“And you know what, it’s true what they say, we float here and you will float too, in fact everyone will float! Everyone! Everyone will float!!!”
Stephen King, “It”
In his most recent photographic project, Aapo Huhta creates a path through which he questions the habits of photographic representation and narration, creating photographic images that, in black and white and characterised by an austere chromatic contrast, are endowed with a depth and darkness that can reorganise and disorientate both the spectator’s gaze and the subjects represented.
The bodies portrayed inhabit a photographic space that is other, different, unprecedented and suspended. An unfathomable space that interacts with the subjects, deforming their appearance and rethinking their perception. An effect produced by the author through the manipulation of photographic matter, which far from being merely technical expression, becomes palpable expression and in some way landscape, place, imaginary.
The nocturnal character of the images, the rarefied atmospheres, never fully defined in their totality, see the bodies of human figures emerge from space, figures immersed in a milky mist or enveloped in a veil of cosmic radiation, manifesting an extraordinary duality that makes them simultaneously corporeal and evanescent, bodies characterised by a painful intensity, found in a timeless space, tending to infinity, the presence or visual echo of an alternative dimension.
By deconstructing the figurative photographic tradition and its narrative conventions, Aapo Huhta undermines the very three-dimensionality of representation. Using analogue procedures and methodologies, the author creates works that deform space and time in a manner that borders on the grotesque and the phantasmagorical. The deformation of human contours expresses a sense of urgent relevance; these beings, these vibrant forms seemingly heading for collapse, elude all definition and category. Time and space are suspended, the figure trapped, floating in an impossible place, darkness everywhere holds, deforms, suspends.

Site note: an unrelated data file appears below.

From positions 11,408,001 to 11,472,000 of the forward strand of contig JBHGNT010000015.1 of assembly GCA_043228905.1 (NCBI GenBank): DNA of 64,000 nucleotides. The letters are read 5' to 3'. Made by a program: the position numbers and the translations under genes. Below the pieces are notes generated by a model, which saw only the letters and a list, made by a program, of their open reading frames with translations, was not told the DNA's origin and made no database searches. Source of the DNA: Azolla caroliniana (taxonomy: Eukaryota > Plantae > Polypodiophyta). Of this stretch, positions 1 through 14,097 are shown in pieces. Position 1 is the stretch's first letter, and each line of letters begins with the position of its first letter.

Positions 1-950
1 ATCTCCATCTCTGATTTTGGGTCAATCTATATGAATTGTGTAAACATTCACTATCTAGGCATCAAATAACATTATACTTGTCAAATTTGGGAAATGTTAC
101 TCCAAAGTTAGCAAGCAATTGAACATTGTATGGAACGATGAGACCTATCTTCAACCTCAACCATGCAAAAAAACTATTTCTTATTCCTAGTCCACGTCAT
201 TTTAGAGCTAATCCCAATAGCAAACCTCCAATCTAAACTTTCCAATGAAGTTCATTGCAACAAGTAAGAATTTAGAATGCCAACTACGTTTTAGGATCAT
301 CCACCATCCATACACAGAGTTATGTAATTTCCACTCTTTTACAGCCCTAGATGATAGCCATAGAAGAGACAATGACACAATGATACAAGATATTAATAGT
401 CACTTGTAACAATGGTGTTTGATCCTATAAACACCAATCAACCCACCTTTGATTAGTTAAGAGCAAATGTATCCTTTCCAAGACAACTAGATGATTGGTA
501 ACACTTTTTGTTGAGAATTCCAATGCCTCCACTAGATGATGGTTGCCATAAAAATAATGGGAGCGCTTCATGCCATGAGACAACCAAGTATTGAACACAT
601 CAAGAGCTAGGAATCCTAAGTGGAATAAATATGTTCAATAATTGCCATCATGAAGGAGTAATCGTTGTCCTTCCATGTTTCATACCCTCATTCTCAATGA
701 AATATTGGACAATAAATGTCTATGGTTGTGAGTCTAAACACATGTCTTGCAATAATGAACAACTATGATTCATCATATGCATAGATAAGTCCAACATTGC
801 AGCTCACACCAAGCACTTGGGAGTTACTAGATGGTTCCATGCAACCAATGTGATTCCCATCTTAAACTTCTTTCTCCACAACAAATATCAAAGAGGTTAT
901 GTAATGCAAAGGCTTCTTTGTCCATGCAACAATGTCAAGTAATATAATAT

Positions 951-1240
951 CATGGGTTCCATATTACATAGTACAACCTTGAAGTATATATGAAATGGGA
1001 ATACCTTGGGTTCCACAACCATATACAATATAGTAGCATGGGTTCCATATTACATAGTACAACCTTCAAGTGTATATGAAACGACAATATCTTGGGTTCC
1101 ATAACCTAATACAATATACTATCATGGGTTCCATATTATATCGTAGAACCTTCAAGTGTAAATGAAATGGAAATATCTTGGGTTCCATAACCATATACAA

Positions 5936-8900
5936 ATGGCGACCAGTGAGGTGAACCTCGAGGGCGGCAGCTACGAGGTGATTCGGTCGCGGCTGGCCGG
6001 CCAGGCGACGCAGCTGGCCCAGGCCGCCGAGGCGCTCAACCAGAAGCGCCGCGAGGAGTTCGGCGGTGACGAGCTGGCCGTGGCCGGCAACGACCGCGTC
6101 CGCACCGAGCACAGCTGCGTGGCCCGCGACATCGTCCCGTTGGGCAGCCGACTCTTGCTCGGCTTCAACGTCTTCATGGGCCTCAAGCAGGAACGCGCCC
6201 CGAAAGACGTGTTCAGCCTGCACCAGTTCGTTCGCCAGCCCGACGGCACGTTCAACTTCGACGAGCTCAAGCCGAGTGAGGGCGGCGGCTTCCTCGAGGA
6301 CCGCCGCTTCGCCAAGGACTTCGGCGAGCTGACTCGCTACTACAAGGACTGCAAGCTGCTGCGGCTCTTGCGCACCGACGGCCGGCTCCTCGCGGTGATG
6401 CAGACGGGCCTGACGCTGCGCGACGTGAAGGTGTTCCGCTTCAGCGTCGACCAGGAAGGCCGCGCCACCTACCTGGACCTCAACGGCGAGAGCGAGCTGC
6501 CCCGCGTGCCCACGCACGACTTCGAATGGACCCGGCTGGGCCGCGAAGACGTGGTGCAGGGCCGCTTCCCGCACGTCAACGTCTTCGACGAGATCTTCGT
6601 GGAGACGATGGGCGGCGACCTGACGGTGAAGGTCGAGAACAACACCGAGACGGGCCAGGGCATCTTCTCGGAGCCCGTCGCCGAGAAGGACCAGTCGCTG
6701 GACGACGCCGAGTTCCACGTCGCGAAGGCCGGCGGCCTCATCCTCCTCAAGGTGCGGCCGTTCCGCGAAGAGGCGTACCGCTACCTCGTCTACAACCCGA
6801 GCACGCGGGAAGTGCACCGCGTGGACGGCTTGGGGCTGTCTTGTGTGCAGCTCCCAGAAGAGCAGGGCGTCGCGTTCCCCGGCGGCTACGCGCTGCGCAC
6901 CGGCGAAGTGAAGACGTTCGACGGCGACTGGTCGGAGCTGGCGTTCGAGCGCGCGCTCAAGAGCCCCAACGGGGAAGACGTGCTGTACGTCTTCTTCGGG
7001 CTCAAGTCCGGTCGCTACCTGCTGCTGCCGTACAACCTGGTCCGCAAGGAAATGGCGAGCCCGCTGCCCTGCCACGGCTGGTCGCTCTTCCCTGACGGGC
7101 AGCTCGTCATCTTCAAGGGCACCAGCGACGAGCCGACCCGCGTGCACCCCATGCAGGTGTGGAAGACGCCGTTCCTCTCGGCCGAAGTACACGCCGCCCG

In Aapo Huhta’s work, the observer is not guided, is not instructed, is not made to participate in any narrative, the observer is simply brought into contact, brought before the image, brought before a presence and its existential mystery, its levitation in photographic space. The Gravity series represents a significant step along the path of Huhta’s existential investigation. His artistic work has consistently explored the relationship between man and the surrounding space, evolving over the years from a more classical use of the photographic medium to an increasing level of abstraction and linguistic emancipation.
Gravity is a work with a complex outcome, a collection of images that seem to reveal themselves beyond an eyelid of shadow, whose subjects are suspended just beyond the imaginary horizon of an impenetrable space, a limbo in which both matter and concepts alter to the point of distortion and collapse. The disintegration of the body is exposed in all its terrifying beauty, defying the conventions of body representation. In the end, in the infinity of Gravity‘s space, hints emerge of what lies beyond loss, the end of the journey revealed as a barren landscape and precisely by virtue of its suspension, peaceful. May the term be sweet?
Aapo Huhta (born in 1985) is a photographic artist living in Helsinki.
Huhta combines elements of documentary practice and experimental darkroom techniques with subjective, mundane observations, building a range of ambiguous and often fragmented narratives in his work. Exploring different forms of photographic narratives, methods, and possibilities plays a significant role in his work. The exploration has culminated in three photobooks, Block (Kehrer Verlag, 2015), Omatandangole (Kehrer Verlag, 2019) and Gravity (Kult Books, 2023).
In 2014, Magnum Photos selected Huhta as one of the Top 30 Under 30 photographers. He received the award of the Young Nordic Photographer of the Year, by Fotografiska, in 2015 and was chosen for the Joop Swart Masterclass in 2016. He was named Young Artist of the Year 2020 in Finland.
Huhta is also known for his freelance assignment works. His work has been published in Vice, The Guardian/The Observer, Bloomberg Businessweek, Stern, The Washington Post, Financial Times, Die Zeit Magazine, Dazed Digital, Morgenbladet, Paper Journal, Fotografia Magazine, Suomen Kuvalehti, Image and Helsingin Sanomat among others.